A group of educators from the University of Guelph instead looked at how course-specific study help can improve student performance (Bingham et al., 2021). The work offers ideas about how educators can do something similar in their courses and even expand on it using recent advances in technology.

Course-specific help

The authors point out that study skills are often grouped under broader terms, such as metacognitive or self-regulatory skills. Metacognition refers to thinking about thinking, and applied to learning represents the ability to manage one’s own learning. The authors then divide it into three categories that more or less represent the stages of implementation:

We might think of these categories as knowledge of self, knowledge of learning, and knowledge of time management.

The researchers wanted to provide students with the tools to foster all three types of knowledge across the course. They did so by providing students with a calendar of course activities, including study activities. A particular day might include “self-test/review of Unit 1” or “Review answers to Quiz 11.” The calendar also included lesson-specific self-test questions. Students could answer these questions to determine what material they needed to go back over to fill in gaps in their understanding.

Next steps

I love the course and lesson-specific nature of the guide, and I hope that academia builds on the model to provide course-specific rather than generalized student help. In particular, modern technology allows institutions to fine-tune the help beyond course- and assignment-specific help to deliver student-specific help. Imagine a world where the learning management system (LMS) provides personalized student support. Right now, the LMS provides students only with information on their grade and which questions they missed. But questions from multiple assessments within a class unit, both graded and ungraded, can be tagged by topic by the course designer so that students also get a report after each unit that shows students which topics within that unit they did well and poorly on. This report could then generate a list of resources and activities that the student could use to fill the gaps in their knowledge. It might be video tutorials, live tutoring, self-tests, or an AI-enabled chat that asks the student questions and provides corrections on wrong answers. More self-tests can then lead to an updated report on understanding that shows students their progress.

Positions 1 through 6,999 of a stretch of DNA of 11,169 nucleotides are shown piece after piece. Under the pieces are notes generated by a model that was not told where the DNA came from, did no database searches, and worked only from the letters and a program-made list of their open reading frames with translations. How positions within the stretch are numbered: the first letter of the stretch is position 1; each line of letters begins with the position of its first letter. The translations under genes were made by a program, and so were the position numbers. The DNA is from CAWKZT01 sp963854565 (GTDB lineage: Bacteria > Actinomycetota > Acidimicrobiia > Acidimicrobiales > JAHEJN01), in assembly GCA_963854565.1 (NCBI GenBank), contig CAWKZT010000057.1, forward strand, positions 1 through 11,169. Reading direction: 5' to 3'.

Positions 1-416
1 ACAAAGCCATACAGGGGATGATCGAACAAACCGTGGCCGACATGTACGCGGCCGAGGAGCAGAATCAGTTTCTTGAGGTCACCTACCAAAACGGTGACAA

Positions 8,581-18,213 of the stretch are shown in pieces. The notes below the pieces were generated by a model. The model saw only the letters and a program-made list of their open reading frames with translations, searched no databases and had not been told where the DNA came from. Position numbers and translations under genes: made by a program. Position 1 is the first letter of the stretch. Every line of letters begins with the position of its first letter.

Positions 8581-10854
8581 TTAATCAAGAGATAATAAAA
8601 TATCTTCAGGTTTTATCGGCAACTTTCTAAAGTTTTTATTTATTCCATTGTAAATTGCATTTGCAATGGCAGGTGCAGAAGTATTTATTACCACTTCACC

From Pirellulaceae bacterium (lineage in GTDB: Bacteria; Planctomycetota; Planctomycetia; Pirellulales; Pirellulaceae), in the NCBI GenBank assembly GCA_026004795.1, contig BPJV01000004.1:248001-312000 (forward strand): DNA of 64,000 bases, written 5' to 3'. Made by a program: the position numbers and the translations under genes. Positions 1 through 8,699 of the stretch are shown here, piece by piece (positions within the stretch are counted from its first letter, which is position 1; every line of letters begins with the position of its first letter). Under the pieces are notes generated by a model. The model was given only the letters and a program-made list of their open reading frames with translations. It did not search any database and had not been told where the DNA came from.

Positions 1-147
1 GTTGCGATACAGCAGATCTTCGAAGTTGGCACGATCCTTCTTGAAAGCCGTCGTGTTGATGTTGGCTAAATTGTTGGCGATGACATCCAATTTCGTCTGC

Finally, the system can be accompanied by a scheduling app that allows the student to plan study time within their days. They can input recurring activities, such as work or classes, and then when given information on a gap in their knowledge, schedule time for the activities to fill it. Of course, scheduling apps already exist; it just amounts to integrating them with an LMS and study recommendations.

Apps such as Duolingo already implement this type of system for learning languages, and similar apps exist for learning computer programming, math, writing, and more. Thus, the technology already exists. Hopefully, studies such as this can prod academia into investing resources that provide the personalized help that makes a real difference.

Reference

Bingham, B. E., Coulter, C., Cottenie, C., & Jacobs, S. R. (2021). A metacognitive instructional guide to support effective studying strategies. The Canadian Journal for the Scholarship of Teaching and Learning, 12(1). https://doi.org/10.5206/cjsotl-rcacea.2020.3.8318